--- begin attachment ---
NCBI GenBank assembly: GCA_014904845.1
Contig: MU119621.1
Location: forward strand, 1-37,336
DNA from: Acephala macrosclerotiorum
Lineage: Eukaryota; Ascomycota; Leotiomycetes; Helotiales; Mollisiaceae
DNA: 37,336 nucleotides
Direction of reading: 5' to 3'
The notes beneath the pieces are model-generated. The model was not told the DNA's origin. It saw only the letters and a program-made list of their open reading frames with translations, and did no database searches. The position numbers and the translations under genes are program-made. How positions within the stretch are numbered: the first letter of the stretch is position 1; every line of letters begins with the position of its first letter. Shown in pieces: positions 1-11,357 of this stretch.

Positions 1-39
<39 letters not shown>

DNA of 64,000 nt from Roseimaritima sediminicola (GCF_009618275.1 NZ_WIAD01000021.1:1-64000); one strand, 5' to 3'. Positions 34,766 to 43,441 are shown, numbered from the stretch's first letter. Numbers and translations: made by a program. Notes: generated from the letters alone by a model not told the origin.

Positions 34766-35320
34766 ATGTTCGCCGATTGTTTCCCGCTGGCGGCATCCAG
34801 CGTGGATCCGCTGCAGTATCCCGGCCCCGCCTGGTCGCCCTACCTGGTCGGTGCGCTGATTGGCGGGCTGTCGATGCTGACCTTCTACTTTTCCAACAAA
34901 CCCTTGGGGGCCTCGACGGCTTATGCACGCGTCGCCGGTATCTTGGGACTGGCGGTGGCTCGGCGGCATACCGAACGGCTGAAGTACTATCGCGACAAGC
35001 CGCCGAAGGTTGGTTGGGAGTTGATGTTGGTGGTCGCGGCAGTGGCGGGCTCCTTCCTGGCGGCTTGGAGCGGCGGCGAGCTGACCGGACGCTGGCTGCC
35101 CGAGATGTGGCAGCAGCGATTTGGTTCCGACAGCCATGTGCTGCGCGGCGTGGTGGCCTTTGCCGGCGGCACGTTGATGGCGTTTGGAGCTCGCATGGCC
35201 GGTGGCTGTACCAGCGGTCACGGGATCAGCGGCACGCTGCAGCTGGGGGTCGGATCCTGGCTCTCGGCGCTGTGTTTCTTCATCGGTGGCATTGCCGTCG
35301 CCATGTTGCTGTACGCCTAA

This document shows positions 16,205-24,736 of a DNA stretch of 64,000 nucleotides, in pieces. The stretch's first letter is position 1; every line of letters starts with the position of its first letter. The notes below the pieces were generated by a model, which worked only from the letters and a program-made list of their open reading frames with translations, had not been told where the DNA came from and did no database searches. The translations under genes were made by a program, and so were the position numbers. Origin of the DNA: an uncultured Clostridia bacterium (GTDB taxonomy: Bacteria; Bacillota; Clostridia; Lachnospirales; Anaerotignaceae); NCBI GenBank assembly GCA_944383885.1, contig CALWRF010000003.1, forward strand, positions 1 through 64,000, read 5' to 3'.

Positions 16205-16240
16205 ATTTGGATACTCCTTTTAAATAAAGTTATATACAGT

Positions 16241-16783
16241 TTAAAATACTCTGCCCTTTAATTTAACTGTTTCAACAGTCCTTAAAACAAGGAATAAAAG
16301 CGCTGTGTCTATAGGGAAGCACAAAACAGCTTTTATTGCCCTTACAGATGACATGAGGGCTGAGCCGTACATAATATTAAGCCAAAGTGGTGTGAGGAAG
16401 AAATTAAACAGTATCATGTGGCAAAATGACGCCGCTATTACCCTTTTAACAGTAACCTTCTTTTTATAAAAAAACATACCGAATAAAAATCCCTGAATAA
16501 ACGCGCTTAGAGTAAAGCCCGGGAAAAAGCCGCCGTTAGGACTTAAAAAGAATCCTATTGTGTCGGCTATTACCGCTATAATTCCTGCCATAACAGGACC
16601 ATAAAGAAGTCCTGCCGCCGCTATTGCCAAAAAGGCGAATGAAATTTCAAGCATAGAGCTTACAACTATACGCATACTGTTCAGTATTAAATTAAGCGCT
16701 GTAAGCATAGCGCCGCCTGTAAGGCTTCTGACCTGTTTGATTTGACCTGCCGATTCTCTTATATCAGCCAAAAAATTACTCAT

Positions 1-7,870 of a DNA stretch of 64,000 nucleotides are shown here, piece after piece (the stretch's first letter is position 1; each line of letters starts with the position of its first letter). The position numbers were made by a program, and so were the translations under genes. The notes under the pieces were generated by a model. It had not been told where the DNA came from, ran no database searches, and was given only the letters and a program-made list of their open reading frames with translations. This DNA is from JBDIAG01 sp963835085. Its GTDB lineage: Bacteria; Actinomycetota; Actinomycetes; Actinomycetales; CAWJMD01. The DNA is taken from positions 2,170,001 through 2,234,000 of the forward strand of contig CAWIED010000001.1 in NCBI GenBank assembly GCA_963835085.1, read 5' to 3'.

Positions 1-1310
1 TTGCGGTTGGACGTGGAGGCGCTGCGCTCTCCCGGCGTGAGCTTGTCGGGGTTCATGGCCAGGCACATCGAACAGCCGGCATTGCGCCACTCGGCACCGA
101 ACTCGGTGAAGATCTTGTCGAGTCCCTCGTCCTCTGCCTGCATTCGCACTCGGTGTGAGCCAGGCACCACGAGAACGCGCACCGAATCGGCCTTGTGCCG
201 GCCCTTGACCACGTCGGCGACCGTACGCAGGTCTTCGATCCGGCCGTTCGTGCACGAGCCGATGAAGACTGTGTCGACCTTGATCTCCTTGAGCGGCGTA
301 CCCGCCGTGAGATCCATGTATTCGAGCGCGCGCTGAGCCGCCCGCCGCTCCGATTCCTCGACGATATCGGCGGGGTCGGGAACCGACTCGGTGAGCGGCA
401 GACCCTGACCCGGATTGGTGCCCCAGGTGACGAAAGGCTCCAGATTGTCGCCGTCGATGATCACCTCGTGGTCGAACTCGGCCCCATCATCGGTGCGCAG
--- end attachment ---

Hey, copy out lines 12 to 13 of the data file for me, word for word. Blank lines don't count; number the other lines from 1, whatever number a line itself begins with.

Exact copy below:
Positions 34766-35320
34766 ATGTTCGCCGATTGTTTCCCGCTGGCGGCATCCAG